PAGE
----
Needlework is tightly woven into Batia Shani’s painting; two years of schooling at the London Royal School of Needlework provided the springboard for Shani to embrace this traditional craft. The repetitive, orderly labor of embroidery based on dexterity, the extreme attention to demanding traditional techniques, and the essence of needlepoint to weave details into a greater composition may not be noticed in Shani’s work at first glance, but a second look exposes embroidery as the infrastructure and the inspiration forming the foundation of her art.During the five years following her London school period, Shani concentrated on embroidery and knitting. It is during this period, that we see a general shift in Shani’s style-she abandoned the well-organized traditional rules of needlecraft for a much wider and independent working style. Shani combined methods from embroidery and fiber-art to invent a personal form of creating “surface-art”. The silk in her new pieces formed not only a base-surface on which to embroider, but also a material to interact with. Shani created abstract, three-dimensional works which employ the same techniques of needlework, only to contrast their original conservative design.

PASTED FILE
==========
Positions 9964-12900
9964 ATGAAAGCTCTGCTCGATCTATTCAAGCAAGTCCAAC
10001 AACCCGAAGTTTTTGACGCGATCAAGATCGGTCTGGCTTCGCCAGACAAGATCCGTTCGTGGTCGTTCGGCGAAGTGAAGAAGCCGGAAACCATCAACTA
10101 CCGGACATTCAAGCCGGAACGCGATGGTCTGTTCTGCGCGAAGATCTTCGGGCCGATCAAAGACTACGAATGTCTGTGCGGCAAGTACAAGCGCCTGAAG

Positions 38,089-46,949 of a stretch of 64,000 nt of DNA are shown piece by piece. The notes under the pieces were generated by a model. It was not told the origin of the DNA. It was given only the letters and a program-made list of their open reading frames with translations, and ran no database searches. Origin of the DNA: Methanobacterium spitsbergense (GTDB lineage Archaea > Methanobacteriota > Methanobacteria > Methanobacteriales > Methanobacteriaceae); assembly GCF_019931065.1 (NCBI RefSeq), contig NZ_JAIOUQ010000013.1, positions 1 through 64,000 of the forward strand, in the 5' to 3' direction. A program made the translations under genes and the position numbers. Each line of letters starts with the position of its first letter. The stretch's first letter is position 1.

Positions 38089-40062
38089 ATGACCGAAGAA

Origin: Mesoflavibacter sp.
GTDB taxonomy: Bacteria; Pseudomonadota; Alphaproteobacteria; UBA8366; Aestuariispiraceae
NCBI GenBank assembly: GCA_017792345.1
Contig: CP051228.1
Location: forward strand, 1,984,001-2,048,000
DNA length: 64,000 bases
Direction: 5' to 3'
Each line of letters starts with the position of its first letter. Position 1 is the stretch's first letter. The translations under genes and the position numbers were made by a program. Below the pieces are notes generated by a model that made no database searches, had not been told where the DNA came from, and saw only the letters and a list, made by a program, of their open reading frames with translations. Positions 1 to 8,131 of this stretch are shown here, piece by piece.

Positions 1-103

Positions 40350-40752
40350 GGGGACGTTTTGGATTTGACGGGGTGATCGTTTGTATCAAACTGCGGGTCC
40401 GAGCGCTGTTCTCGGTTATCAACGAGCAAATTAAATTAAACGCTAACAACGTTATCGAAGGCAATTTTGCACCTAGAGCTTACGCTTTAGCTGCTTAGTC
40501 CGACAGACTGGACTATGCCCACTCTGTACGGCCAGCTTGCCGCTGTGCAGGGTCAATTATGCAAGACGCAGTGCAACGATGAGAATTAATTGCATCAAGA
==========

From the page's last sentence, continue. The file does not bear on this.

Thus her transition from silk to canvas was short lived. From the moment Shani turned to painting she immersed herself in this new creative channel, making it at once her focal point and vocation.

Although Batia Shani left her needles behind, her painting still contains many of the qualities and textures she absorbed as an embroidery maker, and in many compositions we can almost feel the rhythm of warp and woof. Her colorful work is always intuitive; Shani works without any plans or sketches, and each painting contains several layers. Each layer is dominated by a single color, a single texture, and one repetitive image. Shani uses drippings, brush strokes, and engravings to portray inner and outer landscapes and to individualize each layer from the other. Through this multi-tier process, where each layer covers the former and breaks its pattern, Shani brings an unpredictable element to the composition. Using this technique, similar to the ones used by artists versed in the traditions of embroidery, Shani composes a corpus, built from many fragments to form a new complex unit. The works create a mellow dialog between the premeditated act of layering and its unpredictable results, between every expressive gesture and the well-ordered final grids.The paintings present a center-less array and allow the spectator to observe it from different vantage points, and connect Shani’s work to decorative and ritual art while promoting a new non-hierarchical concept of art making.